A case is not placed automatically in the superior court’s limited jurisdiction based on the sum in controversy; so in this case since no party acted to have the case referred to limited jurisdiction, it remained in the court’s unlimited jurisdiction, and the longer period for seeking fees in an unlimited jurisdiction case applied. Whether defendant’s motion for attorney fees was timely depended on whether the case was within the superior court’s unlimited jurisdiction (hence governed by a 60-day deadline) or limited jurisdiction (30-day deadline). Plaintiff filed the suit to appeal a Labor Commissioner ruling awarding about $6,000 to the defendant employee. Ordinarily, the case would have been treated as limited given the amount in controversy, but plaintiff did not file the required civil cover sheet indicating that the case fell within the court’s limited jurisdiction, and by the time of trial, the court had allowed the defendant to seek additional penalties supposedly totaling $61,000. Held, by default, a case is within the superior court’s unlimited jurisdiction unless a party takes steps to have it referred to the court’s limited jurisdiction. Designation as a limited jurisdiction case doesn’t happen automatically based on the sum in controversy. Because plaintiff had not sought to have the case placed in the court’s limited jurisdiction, it was an unlimited jurisdiction case and the fee motion was timely filed.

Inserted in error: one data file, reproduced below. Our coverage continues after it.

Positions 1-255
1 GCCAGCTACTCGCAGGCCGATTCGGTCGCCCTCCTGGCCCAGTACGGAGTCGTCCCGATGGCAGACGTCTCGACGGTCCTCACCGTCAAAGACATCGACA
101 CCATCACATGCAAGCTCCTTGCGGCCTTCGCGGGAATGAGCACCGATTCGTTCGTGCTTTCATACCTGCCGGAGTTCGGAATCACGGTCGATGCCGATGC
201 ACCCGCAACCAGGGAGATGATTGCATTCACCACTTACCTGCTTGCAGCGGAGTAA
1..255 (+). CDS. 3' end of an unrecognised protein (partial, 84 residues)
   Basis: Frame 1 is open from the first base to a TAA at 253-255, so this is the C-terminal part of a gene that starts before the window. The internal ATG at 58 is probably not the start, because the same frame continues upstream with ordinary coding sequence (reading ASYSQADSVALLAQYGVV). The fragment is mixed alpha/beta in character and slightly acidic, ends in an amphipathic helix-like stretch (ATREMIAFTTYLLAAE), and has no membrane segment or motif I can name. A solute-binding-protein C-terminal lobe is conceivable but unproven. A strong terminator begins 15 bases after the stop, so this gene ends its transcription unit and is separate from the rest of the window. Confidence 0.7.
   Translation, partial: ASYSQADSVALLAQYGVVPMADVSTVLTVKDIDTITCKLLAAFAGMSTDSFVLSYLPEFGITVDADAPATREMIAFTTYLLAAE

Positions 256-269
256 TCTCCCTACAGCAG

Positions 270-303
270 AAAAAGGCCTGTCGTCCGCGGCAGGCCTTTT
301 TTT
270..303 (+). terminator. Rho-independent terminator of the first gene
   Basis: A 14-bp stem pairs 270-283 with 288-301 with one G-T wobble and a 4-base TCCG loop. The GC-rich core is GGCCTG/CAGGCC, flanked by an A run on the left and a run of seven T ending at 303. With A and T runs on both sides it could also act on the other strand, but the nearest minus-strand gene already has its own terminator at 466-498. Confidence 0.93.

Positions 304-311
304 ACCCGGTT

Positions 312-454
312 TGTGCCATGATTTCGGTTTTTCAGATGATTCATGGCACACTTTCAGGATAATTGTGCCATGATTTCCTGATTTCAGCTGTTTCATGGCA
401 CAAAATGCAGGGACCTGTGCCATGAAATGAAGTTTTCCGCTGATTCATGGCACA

California Court of Appeal, Second District, Division 4 (Collins, J.); February 14, 2017 (published March 8, 2017); 2017 WL 915535